“The film follows the humble, dedicated few behind NASA’s longest running mission. They are the Voyager flight team engineers – who, from a drab, low-level, rented office space next to a McDonald’s, pilot the most distant mandmade objects through the unchartered frontier of interstellar space. Fighting outmoded, 1970s techonology and an ever shrinking window of time, these aging engineers endeavor to give themselves entirely for the pursuit of humankind’s greatest exploration.” — Filmmaker Billy Miossi on IT’S QUIETER IN THE TWILIGHT which screens at SxSW 2022.
Welcome to SxSW! Is this your first SxSW experience? Are you attending in person or doing the virtual fest?
This will be my first SXSW experience. I will be attending in person.
So how did it all come together?
In 2017, right around Voyager’s 40th anniversary, I read an article in the New York Times about the tiny team of engineers that made Voyager’s last 30 plus years possible. I was inspired by their patient and unwavering dedication to the pursuit of discovery. They shouldered our only interstellar explorers.
I thought their unsung story would make for a great documentary. By the end of 2018, I developed a treatment and presented it to the Jet Propulsion Laboratory. This is where I learned all the hoops and levels of approval you have to go through with a giant government agency. I couldn’t just take my proposal straight to the Voyager flight team engineers. But thankfully JPL gave us the go-ahead and a majority of the flight team was gracious enough to agree to participate. However, the flight team engineers were quite weary of any camera attention. It’s certainly wasn’t anything they were used to. They worked in the shadows essentially. So I spent some time getting to know them; building a relationship of trust and making sure they understood my intentions.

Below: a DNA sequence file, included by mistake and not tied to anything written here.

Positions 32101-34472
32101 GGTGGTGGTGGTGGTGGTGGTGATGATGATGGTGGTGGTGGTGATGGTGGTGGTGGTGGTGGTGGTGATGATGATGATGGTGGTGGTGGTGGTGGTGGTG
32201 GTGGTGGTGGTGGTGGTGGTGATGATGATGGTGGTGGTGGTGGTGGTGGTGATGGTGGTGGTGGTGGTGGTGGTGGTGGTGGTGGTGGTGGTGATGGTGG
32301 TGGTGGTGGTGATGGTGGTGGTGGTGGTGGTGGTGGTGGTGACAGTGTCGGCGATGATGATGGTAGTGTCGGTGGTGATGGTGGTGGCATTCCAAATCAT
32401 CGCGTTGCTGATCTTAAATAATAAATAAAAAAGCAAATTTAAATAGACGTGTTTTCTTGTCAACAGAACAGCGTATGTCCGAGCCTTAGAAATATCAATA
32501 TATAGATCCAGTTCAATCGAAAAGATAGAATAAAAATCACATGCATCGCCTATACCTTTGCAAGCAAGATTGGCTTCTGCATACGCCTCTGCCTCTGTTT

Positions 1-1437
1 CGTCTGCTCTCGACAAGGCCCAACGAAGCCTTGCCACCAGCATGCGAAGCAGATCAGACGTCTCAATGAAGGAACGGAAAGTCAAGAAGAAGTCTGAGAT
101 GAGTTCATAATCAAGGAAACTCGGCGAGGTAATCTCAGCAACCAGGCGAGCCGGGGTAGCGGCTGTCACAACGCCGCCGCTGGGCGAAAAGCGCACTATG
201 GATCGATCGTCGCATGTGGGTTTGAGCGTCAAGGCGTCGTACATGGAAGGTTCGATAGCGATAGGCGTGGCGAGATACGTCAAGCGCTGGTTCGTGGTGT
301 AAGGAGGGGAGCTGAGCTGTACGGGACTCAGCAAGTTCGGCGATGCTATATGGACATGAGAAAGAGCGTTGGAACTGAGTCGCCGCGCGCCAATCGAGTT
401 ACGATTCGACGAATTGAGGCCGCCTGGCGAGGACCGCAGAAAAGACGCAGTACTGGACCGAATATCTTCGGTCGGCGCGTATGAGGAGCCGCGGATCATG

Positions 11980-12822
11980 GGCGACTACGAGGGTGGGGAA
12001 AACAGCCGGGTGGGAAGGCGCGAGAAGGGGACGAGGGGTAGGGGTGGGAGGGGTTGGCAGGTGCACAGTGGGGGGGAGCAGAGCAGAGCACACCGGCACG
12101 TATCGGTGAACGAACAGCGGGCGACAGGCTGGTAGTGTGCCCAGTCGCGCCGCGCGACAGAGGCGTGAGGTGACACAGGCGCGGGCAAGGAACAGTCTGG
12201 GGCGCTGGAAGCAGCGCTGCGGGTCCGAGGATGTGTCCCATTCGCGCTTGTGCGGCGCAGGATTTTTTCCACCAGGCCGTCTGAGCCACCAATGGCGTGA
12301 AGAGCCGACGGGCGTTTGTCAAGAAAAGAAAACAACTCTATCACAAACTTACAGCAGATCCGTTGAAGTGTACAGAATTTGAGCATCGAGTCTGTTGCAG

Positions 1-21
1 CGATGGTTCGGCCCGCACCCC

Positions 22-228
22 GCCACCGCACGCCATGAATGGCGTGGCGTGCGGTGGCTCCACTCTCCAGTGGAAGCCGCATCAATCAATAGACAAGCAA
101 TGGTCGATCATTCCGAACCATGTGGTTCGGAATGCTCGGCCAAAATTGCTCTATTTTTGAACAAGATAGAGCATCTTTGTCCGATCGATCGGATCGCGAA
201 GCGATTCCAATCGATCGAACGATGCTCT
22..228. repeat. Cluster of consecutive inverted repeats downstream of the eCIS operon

We started filming in June of 2019. JPL was fairly restrictive when it came to filming on JPL property. We couldn’t just imbed with the flight team for months or even weeks at a time. So filming was spread out of over about 18 months. During this period, there were a lot of discoveries and surprises that took the story in new and unexpected directions and the kind of things you hope for when embarking on a project like this.
SXSW was our goal from the outset. This film bridges the worlds of art, science and technology; many of the tenets that SXSW has heralded with their iconic showcase each year. We are honored to share this story here.
While working on a project, what’s your creative process?
It is all about learning, understanding and research. So in this case, I read everything I could about Voyager that I could get my hands on. I also watched every documentary I could find about Voyager, including Emer Reynolds’ beautifully done “The Farthest,” Penny Lane’s “The Voyagers,” Santiago Menghini’s “Voyagers” and even all the old NASA produced Voyager documentaries, such as “And Then There was Voyager.” Building a foundation of knowledge is key to moving a story forward.
The other key is collaboration with my creative partners, in particular my cinematographer and my editor, being open to their insights and ideas to craft the best story possible.
What was your biggest challenge with creating this feature, and what was the moment where you realized “Yes, this is IT!”?